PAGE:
“Other elements of digital modernisation include the adoption of Microsoft Office as well as a significant cyber security and information governance programme. It is essential that all elements of digital modernisation are considered as a portfolio and that dependencies between the programmes are identified and managed effectively.” 

Deputy Scott Wickenden, who has Ministerial responsibility for the Programme, said the Government welcomed the report and thanked the Comptroller and Auditor General for her "thorough review".


Pictured: Deputy Scott Wickenden has Ministerial responsibility for the Programme.

"Overall, the review is a positive endorsement of how the Programme was set-up and the procurement process that was undertaken," he said.

“The review includes a number of recommendations, the majority of which are underway or have already been implemented. It acknowledges that the procurement for the ITS Programme was well conducted and that a good governance structure is in place.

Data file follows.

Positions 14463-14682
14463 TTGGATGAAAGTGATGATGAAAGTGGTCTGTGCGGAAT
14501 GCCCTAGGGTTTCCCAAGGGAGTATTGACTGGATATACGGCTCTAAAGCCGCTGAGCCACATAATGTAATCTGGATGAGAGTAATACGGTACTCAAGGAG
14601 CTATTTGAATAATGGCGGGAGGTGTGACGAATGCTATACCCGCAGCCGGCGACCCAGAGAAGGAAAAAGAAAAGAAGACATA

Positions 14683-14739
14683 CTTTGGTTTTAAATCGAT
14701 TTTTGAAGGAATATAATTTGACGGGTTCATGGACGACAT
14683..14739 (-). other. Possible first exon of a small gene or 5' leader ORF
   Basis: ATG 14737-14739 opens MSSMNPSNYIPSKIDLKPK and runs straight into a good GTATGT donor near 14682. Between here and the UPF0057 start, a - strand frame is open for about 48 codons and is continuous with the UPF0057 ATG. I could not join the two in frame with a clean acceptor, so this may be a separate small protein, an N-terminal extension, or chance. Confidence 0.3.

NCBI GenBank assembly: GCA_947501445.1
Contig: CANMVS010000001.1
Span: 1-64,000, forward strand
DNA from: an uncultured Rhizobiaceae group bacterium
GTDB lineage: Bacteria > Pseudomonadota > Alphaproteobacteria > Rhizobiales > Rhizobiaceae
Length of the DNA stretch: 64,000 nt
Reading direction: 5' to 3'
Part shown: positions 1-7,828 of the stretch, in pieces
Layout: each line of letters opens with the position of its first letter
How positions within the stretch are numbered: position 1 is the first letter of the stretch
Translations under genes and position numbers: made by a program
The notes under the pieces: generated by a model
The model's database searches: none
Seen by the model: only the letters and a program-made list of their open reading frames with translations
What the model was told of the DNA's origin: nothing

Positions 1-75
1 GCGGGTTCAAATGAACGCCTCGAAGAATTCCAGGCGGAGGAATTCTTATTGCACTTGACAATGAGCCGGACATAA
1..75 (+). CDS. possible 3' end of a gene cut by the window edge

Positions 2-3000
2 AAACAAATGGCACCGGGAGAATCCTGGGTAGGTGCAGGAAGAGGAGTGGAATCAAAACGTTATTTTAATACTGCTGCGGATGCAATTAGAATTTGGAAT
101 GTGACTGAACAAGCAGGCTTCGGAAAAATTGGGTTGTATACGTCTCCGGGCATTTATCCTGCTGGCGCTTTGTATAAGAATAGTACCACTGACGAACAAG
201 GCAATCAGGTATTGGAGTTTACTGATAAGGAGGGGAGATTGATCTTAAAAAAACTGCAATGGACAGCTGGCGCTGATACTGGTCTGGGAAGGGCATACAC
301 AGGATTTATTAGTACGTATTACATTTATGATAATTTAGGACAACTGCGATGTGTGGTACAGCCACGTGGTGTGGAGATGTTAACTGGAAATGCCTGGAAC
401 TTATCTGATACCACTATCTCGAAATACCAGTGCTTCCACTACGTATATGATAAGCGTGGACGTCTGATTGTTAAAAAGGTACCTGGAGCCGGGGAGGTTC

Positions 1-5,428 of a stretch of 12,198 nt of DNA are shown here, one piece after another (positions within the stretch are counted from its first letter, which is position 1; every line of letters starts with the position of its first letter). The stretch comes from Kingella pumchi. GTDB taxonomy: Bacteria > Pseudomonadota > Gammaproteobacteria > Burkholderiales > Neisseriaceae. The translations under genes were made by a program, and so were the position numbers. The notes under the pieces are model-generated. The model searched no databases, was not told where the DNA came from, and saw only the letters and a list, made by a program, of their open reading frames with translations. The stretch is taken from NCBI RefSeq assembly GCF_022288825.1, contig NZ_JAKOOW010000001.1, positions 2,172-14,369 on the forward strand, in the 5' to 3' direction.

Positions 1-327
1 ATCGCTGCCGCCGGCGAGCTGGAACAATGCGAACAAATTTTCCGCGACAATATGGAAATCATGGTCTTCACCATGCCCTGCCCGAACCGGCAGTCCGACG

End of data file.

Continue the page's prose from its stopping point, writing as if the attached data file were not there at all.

"It also highlights a number of challenges to its implementation, including the capacity of Government colleagues to engage fully with the Programme in order for timely decisions to be made."

The Minister added that "constant improvements" are being made to ensure the ITS programme is "successful... for Government colleagues, suppliers and islanders.”


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Posted by Scott Mills on
Well atleast the gov are consistent, they've been over budget with IT projects since the millenium bug was supposed to destroy everything. Lovely binary beaches out there today.
Posted by Jon Jon on
Our government is clueless when it comes to budgeting,just havn’t the callibre of States Members!
Posted by Paul Troalic on
How many IT systems have we had exactly? Yet they still cannot get it right.
You would think with the 'technology' we've got today it should be pretty easy to ring fence a project with a decent budget and then stick to it?
Sadly when these people see it's a States project caution is thrown to the wind.